While the puzzles are not overly complicated in most cases, if you approach this game as a typical shooter, you will likely find yourself frustrated. This is a game that leans into the beautifully terrifying nature of being stuck in space, so you won’t be able to solve all your problems with weapons. You’ll be doing some backtracking and facepalming your forehead when you finally see that one button you ran past 15 times without noticing. The pace of System Shock is slow, and you’re better off leaning into that. If you take the time to think through and solve the puzzles and explore the entire station, you’ll be rewarded by discovering some satisfying secrets and story elements. 

System Shock Remake

One aspect of the game that could be better is the combat. While it’s been updated to feel like combat from any modern shooter, your melee attacks feel lackluster and ineffective. And considering the lack of ammo onboard, you’ll want to use those melee attacks as much as possible. The dull thud of my pipe or wrench smacking into a mutant made me unsure if I was actually making contact. It’s hard to know exactly how close you need to be to the enemies, even with a tooltip that explains each weapon’s effective range. I found myself getting frustrated after dying to early-game enemies way too often and started cheesing them by running at them, swinging, backing up, rinsing, and repeating. 

The gunplay is quite good. Pistols have a visible impact on your enemies, energy weapons disable and knock back robots and electrical equipment, and shotguns completely blow away mutants who make the unfortunate mistake of jumping right out right in front of you. But again, ammo is hard to come by, so if you only rely on guns, you’ll be in trouble as you get deeper into the game. I wouldn’t want Nightdive Studios to change the limited nature of ammo, but when your only other option is a melee weapon that feels like more trouble than it's worth, it can be frustrating.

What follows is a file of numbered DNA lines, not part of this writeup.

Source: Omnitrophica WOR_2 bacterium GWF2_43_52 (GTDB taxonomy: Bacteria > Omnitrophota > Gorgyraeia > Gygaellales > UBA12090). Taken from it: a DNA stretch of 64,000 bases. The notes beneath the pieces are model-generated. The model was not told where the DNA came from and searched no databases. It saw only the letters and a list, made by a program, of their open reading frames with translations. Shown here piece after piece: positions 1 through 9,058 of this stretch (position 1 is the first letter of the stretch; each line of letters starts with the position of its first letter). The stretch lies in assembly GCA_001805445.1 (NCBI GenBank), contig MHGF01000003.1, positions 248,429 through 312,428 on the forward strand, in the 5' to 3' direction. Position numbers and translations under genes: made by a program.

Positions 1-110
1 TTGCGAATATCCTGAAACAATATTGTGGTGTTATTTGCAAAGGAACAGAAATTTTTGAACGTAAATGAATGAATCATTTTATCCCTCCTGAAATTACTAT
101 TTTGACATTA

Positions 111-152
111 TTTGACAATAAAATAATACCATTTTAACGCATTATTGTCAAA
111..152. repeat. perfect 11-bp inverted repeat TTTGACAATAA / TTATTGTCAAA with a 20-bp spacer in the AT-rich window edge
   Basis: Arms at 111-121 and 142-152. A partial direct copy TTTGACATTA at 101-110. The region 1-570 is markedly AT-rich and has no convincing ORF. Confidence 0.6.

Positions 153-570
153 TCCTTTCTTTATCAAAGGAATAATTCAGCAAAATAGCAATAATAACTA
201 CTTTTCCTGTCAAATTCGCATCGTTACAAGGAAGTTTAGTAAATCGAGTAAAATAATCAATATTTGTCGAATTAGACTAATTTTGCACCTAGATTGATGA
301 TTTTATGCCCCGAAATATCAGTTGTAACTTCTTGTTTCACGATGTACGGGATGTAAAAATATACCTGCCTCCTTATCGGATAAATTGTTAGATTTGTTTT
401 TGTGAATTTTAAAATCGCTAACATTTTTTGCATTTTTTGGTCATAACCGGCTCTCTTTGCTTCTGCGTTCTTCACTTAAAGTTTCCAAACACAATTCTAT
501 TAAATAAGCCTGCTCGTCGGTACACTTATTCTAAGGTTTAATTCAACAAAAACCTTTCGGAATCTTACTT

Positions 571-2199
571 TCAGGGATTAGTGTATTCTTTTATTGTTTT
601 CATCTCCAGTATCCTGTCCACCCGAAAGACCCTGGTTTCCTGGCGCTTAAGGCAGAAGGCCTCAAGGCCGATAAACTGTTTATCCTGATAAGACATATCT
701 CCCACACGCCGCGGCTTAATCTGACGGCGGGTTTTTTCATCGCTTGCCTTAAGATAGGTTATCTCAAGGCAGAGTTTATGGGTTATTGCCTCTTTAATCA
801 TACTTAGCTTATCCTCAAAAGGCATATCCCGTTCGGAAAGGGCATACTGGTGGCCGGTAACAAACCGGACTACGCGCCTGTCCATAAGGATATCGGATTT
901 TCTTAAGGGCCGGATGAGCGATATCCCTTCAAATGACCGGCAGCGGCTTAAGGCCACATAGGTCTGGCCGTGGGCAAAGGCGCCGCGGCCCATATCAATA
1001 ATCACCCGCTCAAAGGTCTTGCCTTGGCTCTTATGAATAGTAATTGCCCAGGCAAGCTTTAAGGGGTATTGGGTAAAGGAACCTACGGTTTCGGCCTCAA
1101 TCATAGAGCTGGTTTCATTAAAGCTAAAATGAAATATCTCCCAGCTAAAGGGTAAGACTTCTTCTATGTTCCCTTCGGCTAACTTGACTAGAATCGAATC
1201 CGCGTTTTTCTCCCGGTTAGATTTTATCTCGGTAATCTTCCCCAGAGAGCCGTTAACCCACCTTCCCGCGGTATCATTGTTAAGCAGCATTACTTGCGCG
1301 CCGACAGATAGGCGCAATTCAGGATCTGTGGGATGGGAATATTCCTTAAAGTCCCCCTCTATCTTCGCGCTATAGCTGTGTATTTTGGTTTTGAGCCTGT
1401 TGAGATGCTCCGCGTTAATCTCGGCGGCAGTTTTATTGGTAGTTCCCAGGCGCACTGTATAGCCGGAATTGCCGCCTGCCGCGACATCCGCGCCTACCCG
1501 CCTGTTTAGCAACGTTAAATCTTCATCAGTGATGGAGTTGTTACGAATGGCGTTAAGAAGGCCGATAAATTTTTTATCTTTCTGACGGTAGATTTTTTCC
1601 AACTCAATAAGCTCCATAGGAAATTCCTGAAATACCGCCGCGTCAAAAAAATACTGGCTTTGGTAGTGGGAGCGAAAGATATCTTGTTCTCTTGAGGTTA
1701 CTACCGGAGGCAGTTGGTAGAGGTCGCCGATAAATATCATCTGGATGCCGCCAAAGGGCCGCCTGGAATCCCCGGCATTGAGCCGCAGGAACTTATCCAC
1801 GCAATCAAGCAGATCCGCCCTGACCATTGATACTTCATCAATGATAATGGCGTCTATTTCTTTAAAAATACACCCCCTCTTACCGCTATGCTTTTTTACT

The game is pretty to look at, but only if you don’t look too close. It’s hard not to notice the blocky textures on the station’s control panels and lumpy piles of blood and guts on the floor. I kept thinking to myself that it felt like I was playing a 2010 game. But considering it's a remake with more work on the System Shock franchise already in development, I’m willing to overlook this a little bit. I’m playing on PC using an Nvidia 2080 RTX graphics card, which is now around 5 years old, with graphic options all set to Ultra, and am easily able to surpass my monitor’s refresh rate of 144 Hz. I would imagine most PC gamers out there already have a machine that will run the game well. 

System Shock may not be for everyone, but if you played the original and enjoyed it, there is so much here to love. Seeing Citadel Station, SHODAN, and the ship’s enemies come to life like never before was a thrill for me. The updated and more modern visuals and gameplay are more accessible and engaging than ever. And while the combat could use some work, the good news is you can adjust the difficulty to make melee weapons more manageable.

The graphics won’t blow you away and it won’t be making too many “best graphics of the year” lists. But it’s a loving tribute and beautifully recreated edition of a much-beloved classic. There’s a lot to like in this remake, and if this is the building block for what’s to come in the franchise, there are plenty of reasons to be optimistic.

Full Disclosure: This title was reviewed using a pre-release code provided by PR for this purpose. Reviewed on PC.

  • Beautiful remake of a beloved classic
  • Plays really well on keyboard and mouse
  • Achieving high frame rates should be easy
  • Satisfying, modern gunplay
  • Story unfolds in a natural, compelling way
  • Overall graphics feel very dated, including textures that can be distracting
  • Melee combat feels lackluster overall


Brian Armstrong